While Budapest burned, Laszlo Rasztoczkomo cranked out still another melody, a modern Nero, a Gypsy violinist.
Although Budapest really wasn’t going up in smoke, Laszlo’s music was igniting the souls of dozens of diners. Just as candles flamed in hundreds of restaurants and coffeehouses, from Gundel’s near Heroes’ Square to an intimate hideaway on Castle Hill. They flamed while a morose Laszlo Rasztoczkomo scratched out a second chorus of the theme from “Dr. Zhivago.”
Lovers sighed. One woman wept openly. Afterward the entire restaurant applauded.
At last the violinist reached for a hanky. Wiping the perspiration from his collar, he settled wearily onto a bar stool.
Laszlo shook his bald head. “Pure sentimental kitsch. Rubbish!”
The old musician confessed that he was on a downer. “This is a city of great music, great composers. I’m a serious musician. I can play anything. But no one appreciates Franz Liszt or Chopin, Haydn, Beethoven. Hah, Beethoven, you know, composed his ‘Moonlight Sonata’ here in Hungary. Instead they ask for the theme from ‘Dr. Zhivago.’ ”
He winces. “It’s either ‘Dr. Zhivago’ or ‘Fascination.’ Especially with the Americans. They relate the violin to ‘Dr. Zhivago’ or ‘Fascination.’ ” He shuddered.
If he played either melody one more time he would smash his violin to bits and turn to waiting tables again, which is what he did before he took up the violin.
Laszlo put down a straight shot of schnapps. After that he excused himself to stroll among the tables, playing once more for the guests.
To be sure, the theme from “Dr. Zhivago” doesn’t exactly stir patriotic fervor in the hearts of Hungarians. What with the story being set in Russia, it’s not everyone’s favorite love song. Even though the Russians liberated Hungary at the end of World War II, the Hungarians can’t forget that they returned to quash their revolution in 1956.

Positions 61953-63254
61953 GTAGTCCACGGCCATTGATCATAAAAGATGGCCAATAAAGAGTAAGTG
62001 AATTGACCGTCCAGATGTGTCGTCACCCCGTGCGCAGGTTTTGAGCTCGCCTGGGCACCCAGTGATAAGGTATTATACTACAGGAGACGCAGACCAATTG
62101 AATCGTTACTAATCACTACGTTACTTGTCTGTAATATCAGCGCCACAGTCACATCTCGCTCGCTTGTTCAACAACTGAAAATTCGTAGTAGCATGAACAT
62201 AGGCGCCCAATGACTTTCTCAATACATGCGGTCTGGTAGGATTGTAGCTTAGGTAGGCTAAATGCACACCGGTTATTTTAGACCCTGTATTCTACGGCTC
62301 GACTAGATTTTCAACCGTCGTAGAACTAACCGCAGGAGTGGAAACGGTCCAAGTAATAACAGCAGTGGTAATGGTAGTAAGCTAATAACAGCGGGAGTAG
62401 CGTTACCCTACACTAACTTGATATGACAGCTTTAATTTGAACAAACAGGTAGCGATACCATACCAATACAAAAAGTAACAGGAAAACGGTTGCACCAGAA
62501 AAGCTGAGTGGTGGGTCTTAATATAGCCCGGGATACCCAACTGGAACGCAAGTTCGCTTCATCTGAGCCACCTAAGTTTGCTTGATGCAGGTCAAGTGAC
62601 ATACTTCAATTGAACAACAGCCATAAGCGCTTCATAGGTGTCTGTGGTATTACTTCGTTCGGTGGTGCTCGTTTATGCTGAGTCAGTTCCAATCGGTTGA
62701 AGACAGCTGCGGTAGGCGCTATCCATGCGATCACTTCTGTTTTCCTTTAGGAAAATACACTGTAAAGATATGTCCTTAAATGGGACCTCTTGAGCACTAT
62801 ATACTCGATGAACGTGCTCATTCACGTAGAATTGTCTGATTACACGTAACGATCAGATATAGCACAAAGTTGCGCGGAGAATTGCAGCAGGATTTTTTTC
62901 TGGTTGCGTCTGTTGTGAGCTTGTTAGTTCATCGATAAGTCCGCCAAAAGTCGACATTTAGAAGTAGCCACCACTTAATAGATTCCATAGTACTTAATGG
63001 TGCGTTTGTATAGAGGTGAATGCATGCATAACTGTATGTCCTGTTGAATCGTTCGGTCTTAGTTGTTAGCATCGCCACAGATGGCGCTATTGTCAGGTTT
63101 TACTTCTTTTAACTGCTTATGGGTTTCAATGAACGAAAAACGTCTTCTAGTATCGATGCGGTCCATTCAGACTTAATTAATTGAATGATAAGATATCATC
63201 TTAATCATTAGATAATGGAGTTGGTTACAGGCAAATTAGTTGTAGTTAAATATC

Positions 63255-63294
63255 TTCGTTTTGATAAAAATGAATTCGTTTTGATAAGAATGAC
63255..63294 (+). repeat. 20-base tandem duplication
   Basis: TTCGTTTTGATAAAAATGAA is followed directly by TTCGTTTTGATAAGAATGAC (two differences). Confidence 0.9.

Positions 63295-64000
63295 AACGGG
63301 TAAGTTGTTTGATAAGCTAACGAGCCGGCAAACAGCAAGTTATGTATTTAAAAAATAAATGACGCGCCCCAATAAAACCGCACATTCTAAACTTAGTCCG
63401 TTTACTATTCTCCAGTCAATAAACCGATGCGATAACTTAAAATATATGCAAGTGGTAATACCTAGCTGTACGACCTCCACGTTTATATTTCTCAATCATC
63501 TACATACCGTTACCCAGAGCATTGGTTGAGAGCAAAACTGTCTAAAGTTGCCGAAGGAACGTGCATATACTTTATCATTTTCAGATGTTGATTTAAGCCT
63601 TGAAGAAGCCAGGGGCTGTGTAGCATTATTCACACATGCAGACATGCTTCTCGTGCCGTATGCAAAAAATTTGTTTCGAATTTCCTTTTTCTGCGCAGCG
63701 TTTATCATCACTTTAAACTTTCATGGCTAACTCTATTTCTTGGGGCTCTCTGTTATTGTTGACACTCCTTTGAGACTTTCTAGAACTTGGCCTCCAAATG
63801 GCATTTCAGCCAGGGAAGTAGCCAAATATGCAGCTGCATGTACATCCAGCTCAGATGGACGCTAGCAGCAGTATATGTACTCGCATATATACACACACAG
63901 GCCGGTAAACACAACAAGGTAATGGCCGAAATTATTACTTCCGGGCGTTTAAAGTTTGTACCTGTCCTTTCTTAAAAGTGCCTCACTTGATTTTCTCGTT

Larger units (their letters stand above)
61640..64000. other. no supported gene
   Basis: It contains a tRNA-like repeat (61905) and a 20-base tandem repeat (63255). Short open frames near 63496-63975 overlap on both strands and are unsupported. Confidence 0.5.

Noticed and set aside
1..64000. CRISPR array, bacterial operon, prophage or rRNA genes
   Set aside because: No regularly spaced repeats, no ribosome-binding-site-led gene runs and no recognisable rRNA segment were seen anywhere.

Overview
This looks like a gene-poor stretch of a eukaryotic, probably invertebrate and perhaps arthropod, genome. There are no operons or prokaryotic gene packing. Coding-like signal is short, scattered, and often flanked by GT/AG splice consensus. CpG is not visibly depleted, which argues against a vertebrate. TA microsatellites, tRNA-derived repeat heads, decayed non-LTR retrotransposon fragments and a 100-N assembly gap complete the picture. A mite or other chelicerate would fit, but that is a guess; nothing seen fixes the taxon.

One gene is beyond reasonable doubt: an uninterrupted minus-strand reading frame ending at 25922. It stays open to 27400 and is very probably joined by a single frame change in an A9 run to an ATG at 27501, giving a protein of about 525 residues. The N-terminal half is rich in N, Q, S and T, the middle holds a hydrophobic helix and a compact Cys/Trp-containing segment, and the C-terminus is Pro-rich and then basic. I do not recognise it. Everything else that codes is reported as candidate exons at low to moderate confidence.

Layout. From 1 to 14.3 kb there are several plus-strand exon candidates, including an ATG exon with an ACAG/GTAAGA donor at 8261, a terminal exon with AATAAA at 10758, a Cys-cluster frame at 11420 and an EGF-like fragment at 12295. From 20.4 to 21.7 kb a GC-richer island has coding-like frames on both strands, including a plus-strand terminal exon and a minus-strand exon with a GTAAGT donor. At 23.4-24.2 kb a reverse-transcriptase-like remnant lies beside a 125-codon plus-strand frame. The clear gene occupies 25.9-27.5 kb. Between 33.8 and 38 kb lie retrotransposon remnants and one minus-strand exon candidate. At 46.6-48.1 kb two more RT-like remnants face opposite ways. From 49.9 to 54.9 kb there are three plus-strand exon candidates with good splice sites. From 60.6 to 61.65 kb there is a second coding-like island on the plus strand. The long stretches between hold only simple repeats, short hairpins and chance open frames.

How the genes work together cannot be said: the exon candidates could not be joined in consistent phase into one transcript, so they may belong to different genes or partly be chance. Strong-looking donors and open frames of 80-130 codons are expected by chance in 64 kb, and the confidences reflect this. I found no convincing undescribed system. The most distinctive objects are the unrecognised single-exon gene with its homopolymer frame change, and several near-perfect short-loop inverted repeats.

Still, tourists relate Gypsy music to “Dr. Zhivago,” which is how it happens to be No. 1 on the coffeehouse hit parade. And what with more than 5,000 restaurants and coffeehouses in Budapest, it’s next to impossible to avoid a few lines of “Dr. Zhivago,” with “Fascination” thrown in for good measure.
Besides coffeehouses, Budapest is reputed to have more museums per capita than any other city in Eastern Europe. With 25 theaters and concert halls, the arts are dear to the hearts of nearly everyone. The problem is, Budapest draws as many tourists as there are inhabitants, which means fewer museum-goers and more fans of the coffeehouse fiddlers.
Germans, Austrians, Scandinavians, Britishers and Americans. They arrive by the bus load and the plane load, intent on studying Budapest’s castles, guild halls and baroque town houses in addition to the coffeehouses.
Still, as dusk falls, they retire to the myriad restaurants and coffeehouses. Play, Gypsy, play. The music flows from every corner of the city. And with all due respect to the musicians, it is obvious that none were proteges of Yehudi Menuhin.
No, there are few Laszlo Rasztoczkomos, the chubby, balding violinist who has grown to loathe the theme from “Dr. Zhivago.”
On the other hand, not all musicians suffer his displeasure. At the Restaurant Voros Potakocs, which faces the renowned Restaurant Spiros, Josef Sarkozi plays for a crowd composed primarily of Hungarians. He does folk music with the accompaniment of cymbalist Sutan Feller.
They’re a pair. In white dinner jacket with black lapels, the rotund Sarkozi plays with heart, a true Gypsy violinist, eyes clamped shut, soul suffering while sawing away on an old Hungarian love song. Although there wasn’t the stirring mood of “Dr. Zhivago,” there was much applause.
For diners and others who’ve experienced the high cost of Western Europe, Budapest is a bargain. It’s as if the calendar had been turned back 20 years.